exclude_fields: [RECORD]

# List of consumers of the CSV records
consumers:
- type: bmon
poster_id: cc-bmon-01 # unique ID for this posting object
bmon_store_url: http://172.20.127.167/readingdb/reading/store/
bmon_store_key: BiGFfNPnBCxH

Things to know
To add a second, third, fourth file etc. you would insert a new block starting with csv_files: and including all the relevant information, entering between earlier csv_files statements and # List of consumers (which you do not need to duplicate)
file_glob: indicates the path where your files are stored in your Dropbox folder, wild-cards (*.csv) are accepted if all of your files are in the same directory and will upload all files meeting that criteria
header_rows: the number of rows in the beginning of your file to be considered header or which do not contain data you wish to upload (see csv example below)
name_row: indication of which row (within the header count) contains the column names of your data, a 2 here means that of the 4 header rows, the second row contains column names (see csv example below)
field_map: is optional, in the example above field_map: “lambda nm: ‘_’.join(nm.split(‘_’)[:2])” strips the final two underscores of the column name ex. SOLAR_TundertankONEFOOT_F_Avg would become SOLAR_TundertankONEFOOT, remove this line if you do not wish to have your column names altered
ts_tz: enter the appropriate timezone for your area and/or the area the data is being generated
exclude_fields: if you have arbitrary fields, like record numbers, you can enter them here to have them omitted from the import
poster_id: enter a unique id
bmon_store_url: is the full URL to the storage function of the BMON server, this will include http://SERVER IP OR URL/readingdb/reading/store, the only information to be changed is the portion immediately following http://
bmon_store_key: each BMON server has a unique and secret storage key string; providing this string is required for storing data on the BMON server, copy this from your bmon settings.py file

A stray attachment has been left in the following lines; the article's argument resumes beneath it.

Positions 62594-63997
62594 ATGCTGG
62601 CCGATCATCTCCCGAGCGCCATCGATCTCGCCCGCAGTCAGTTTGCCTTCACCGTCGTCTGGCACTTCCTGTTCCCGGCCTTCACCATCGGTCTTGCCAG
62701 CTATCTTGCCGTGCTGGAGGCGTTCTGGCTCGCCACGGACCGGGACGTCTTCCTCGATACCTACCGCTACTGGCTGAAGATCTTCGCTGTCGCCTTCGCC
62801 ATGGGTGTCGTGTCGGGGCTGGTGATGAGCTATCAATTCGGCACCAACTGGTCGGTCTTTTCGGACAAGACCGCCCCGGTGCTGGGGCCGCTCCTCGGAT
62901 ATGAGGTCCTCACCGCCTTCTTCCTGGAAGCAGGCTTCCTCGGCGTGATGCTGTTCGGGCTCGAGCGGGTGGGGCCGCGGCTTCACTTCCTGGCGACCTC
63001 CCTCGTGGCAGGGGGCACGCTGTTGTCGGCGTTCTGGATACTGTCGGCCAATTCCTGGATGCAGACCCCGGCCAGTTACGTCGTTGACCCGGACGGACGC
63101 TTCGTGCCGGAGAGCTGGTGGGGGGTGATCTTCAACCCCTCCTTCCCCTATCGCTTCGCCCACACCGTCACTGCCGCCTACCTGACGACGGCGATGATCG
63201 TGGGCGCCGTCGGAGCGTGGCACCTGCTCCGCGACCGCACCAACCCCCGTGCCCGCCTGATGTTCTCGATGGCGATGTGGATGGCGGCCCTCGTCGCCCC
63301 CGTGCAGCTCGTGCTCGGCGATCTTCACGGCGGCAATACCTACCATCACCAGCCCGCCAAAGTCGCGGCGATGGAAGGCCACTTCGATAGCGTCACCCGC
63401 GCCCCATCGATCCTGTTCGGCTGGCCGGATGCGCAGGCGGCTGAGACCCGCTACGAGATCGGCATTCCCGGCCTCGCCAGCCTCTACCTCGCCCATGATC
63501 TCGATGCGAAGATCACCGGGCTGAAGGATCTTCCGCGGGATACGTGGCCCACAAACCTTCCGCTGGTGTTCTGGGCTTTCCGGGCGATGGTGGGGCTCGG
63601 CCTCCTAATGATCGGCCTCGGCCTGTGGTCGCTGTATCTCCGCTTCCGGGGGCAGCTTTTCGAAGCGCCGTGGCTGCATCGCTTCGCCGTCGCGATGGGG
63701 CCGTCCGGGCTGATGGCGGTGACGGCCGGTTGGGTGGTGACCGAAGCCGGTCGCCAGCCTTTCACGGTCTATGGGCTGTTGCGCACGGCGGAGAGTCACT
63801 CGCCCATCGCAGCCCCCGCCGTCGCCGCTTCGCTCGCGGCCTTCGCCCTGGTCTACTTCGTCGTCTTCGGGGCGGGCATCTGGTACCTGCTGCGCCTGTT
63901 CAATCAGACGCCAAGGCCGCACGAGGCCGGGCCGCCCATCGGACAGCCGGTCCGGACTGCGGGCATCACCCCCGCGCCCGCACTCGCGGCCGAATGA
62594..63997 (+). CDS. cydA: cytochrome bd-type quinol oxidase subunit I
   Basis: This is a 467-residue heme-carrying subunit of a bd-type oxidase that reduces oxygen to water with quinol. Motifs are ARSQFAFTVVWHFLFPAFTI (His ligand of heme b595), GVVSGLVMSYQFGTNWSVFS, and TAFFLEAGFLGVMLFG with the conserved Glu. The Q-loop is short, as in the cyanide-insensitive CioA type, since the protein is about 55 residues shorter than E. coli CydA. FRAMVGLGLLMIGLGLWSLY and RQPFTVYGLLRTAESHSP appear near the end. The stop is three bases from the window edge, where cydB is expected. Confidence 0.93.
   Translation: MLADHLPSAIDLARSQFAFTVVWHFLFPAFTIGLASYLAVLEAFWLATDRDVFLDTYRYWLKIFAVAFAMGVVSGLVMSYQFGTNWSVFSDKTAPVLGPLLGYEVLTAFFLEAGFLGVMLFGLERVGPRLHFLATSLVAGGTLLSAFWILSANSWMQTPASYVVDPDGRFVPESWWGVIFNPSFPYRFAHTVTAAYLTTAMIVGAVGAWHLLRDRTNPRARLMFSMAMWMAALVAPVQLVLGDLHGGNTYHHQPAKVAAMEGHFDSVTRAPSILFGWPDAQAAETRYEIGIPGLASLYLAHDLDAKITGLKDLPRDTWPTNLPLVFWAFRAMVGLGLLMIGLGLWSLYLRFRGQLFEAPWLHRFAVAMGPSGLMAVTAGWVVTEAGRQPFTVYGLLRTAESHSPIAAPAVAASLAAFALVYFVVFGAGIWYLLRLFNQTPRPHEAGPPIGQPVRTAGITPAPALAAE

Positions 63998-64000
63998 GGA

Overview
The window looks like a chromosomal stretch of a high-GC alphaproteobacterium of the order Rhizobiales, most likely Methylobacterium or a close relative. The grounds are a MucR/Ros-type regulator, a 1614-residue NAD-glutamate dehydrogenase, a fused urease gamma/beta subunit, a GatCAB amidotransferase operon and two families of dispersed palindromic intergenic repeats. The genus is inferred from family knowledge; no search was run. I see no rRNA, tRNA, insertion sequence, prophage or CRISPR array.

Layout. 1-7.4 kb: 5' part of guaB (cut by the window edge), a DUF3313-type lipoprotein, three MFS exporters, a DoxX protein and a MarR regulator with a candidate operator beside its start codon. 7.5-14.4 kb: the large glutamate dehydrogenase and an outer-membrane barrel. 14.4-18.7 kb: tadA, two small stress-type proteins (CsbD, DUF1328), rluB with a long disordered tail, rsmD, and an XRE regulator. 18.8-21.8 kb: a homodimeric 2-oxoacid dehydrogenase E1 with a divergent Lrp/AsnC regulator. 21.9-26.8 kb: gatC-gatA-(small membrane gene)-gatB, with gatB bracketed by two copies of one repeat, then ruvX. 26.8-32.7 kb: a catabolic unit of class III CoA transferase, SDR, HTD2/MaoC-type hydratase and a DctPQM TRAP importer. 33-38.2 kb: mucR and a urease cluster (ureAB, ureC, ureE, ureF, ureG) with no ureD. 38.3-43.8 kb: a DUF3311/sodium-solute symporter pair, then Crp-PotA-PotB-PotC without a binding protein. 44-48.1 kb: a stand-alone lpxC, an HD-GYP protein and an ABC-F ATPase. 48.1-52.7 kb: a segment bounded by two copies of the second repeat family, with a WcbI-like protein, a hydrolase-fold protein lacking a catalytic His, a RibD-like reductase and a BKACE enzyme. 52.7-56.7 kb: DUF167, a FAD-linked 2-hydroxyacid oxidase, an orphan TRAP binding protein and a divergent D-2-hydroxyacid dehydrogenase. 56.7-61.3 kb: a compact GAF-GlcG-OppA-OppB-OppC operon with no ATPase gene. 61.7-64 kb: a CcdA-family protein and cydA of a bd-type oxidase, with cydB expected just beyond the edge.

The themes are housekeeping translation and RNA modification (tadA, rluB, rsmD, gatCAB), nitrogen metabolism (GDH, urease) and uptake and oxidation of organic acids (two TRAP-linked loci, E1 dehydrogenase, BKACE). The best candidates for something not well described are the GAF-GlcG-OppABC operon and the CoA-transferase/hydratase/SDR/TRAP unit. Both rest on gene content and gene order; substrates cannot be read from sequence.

Run CSV Transfer and upload your data
sudo ./csv-transfer.py config.yaml

Incorporating Your Imported Data Into BMON

Follow the Adding Sensors instructions to add sensors to BMON if you haven’t done so already. The data structure within the SQLite database that BMON runs on is simple. The data from each sensor occupies its own table. The name of the table is the Sensor ID in our case it’s the column name from our csv file.

An example .csv file

“TOA5”,”Southlab”,”CR1000”,”2354”,”CR1000.Std.12”,”CPU:southlabfound_withsoiltemps_June2015.CR1”,”35898”,”SOLAR_TankSoilT_Day”
“TIMESTAMP”,”RECORD”,”SOLAR_TundertankBOTTOM_F_Avg”,”SOLAR_TundertankONEFOOT_F_Avg”,”SOLAR_TundertankTWOFEET_F_Avg”,”SOLAR_TundertankTHREEFEET_F_Avg”
“TS”,”RN”,”“,”“,”“,”“
“”,”“,”Avg”,”Avg”,”Avg”,”Avg”
“2015-06-18 00:00:00”,0,32.39,85.7,33.68,34.91
“2015-06-19 00:00:00”,1,32.41,86.7,33.77,34.97
“2015-06-20 00:00:00”,2,32.47,87.4,33.87,35.07
“2015-06-21 00:00:00”,3,32.52,86.8,34.01,35.17
“2015-06-22 00:00:00”,4,32.58,83.2,34.17,35.3
“2015-06-23 00:00:00”,5,32.63,71.38,34.31,35.41
“2015-06-24 00:00:00”,6,32.69,70.2,34.39,35.53
“2015-06-25 00:00:00”,7,32.75,70.33,34.48,35.65

Troubleshooting

If you run the csv transfer tool and receive InsecurePlatformWarning or InsecureRequestWarning messages, do the following:

sudo nano /csv-transfer/consumers/httpPoster2.py

comment out the following lines by adding a # character at the beginning of each line

from requests.packages.urllib3.exceptions import InsecureRequestWarning, InsecurePlatformWarning
requests.packages.urllib3.disable_warnings(InsecureRequestWarning)
requests.packages.urllib3.disable_warnings(InsecurePlatformWarning)

to

#from requests.packages.urllib3.exceptions import InsecureRequestWarning, InsecurePlatformWarning
#requests.packages.urllib3.disable_warnings(InsecureRequestWarning)
#requests.packages.urllib3.disable_warnings(InsecurePlatformWarning)